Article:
As you would expect many people do hire motorhomes in other parts of the country and then head off to Cornwall. However let us not forget those of you who live in Cornwall and also those who may arrive in the South West of England by air. Visitors to Cornwall are served by airports at Newquay and Plymouth, whilst private jets, charters and helicopters are also served by Perranporth airfield; nightsleeper and daily rail services run between Cornwall, London and other regions of the UK.
Cornwall has a temperate Oceanic climate and has the mildest and sunniest climate in the United Kingdom, as a result of its southerly latitude and the influence of the Gulf Stream. The average annual temperature in Cornwall ranges from 11.6 °C (53 °F) on the Isles of Scilly to 9.8°C (50 °F) in the central uplands. Winters are amongst the warmest in the country due to the southerly latitude and moderating effects of the warm ocean currents, and frost and snow are very rare at the coast and are also rare in the central upland areas as well. Summers are however not as warm as other areas in southern England. Due to the proximity to the sea also makes Cornwall’s weather relatively changeable.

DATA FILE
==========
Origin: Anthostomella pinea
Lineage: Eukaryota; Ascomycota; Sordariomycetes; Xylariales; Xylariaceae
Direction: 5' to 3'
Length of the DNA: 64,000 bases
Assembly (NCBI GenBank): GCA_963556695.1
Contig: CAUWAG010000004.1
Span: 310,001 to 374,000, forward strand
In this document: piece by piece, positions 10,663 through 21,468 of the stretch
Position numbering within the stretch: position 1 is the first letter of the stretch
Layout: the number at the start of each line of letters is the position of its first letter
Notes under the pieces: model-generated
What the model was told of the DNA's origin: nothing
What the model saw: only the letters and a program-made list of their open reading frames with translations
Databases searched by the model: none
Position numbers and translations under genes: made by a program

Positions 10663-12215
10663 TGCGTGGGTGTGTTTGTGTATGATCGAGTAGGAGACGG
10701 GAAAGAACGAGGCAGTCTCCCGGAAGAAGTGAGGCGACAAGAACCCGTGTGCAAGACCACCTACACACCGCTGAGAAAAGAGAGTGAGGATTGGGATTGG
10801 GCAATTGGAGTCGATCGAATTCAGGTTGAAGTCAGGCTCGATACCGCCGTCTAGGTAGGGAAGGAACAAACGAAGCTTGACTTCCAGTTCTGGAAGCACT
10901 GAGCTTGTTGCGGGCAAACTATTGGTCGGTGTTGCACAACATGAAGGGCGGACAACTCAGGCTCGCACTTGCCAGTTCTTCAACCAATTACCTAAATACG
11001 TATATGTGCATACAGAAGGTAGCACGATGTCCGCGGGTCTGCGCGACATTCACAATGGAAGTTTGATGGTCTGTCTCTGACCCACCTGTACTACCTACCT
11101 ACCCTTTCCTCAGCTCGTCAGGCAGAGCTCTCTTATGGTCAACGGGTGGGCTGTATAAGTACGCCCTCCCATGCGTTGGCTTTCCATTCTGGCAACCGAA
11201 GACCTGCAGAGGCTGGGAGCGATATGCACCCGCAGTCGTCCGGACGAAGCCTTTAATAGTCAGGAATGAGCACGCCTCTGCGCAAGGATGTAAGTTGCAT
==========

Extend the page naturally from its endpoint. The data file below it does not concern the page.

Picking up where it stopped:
Cornwall is one of the sunniest areas in the UK, with over 1541 hours of sunshine per year, with the highest average of 7.6 hours of sunshine per day in July. The moist, mild air coming from the south west brings higher amounts of rainfall than eastern Great Britain, at 1051 to 1290 mm (41.4 to 50.8 in) per year, however not as much as more northern areas of the west coast. The Isles of Scilly, for example, where there are on average less than 2 days of air frost per year, are in the USDA Hardiness zone 10, which is the only area in the UK that is in this zone and where there is on average less than 1 day of air temperature exceeding 30°C per year, are in the AHS Heat Zone 1. Extreme temperatures in Cornwall are particularly rare, however extreme weather in the form of storms and floods is common.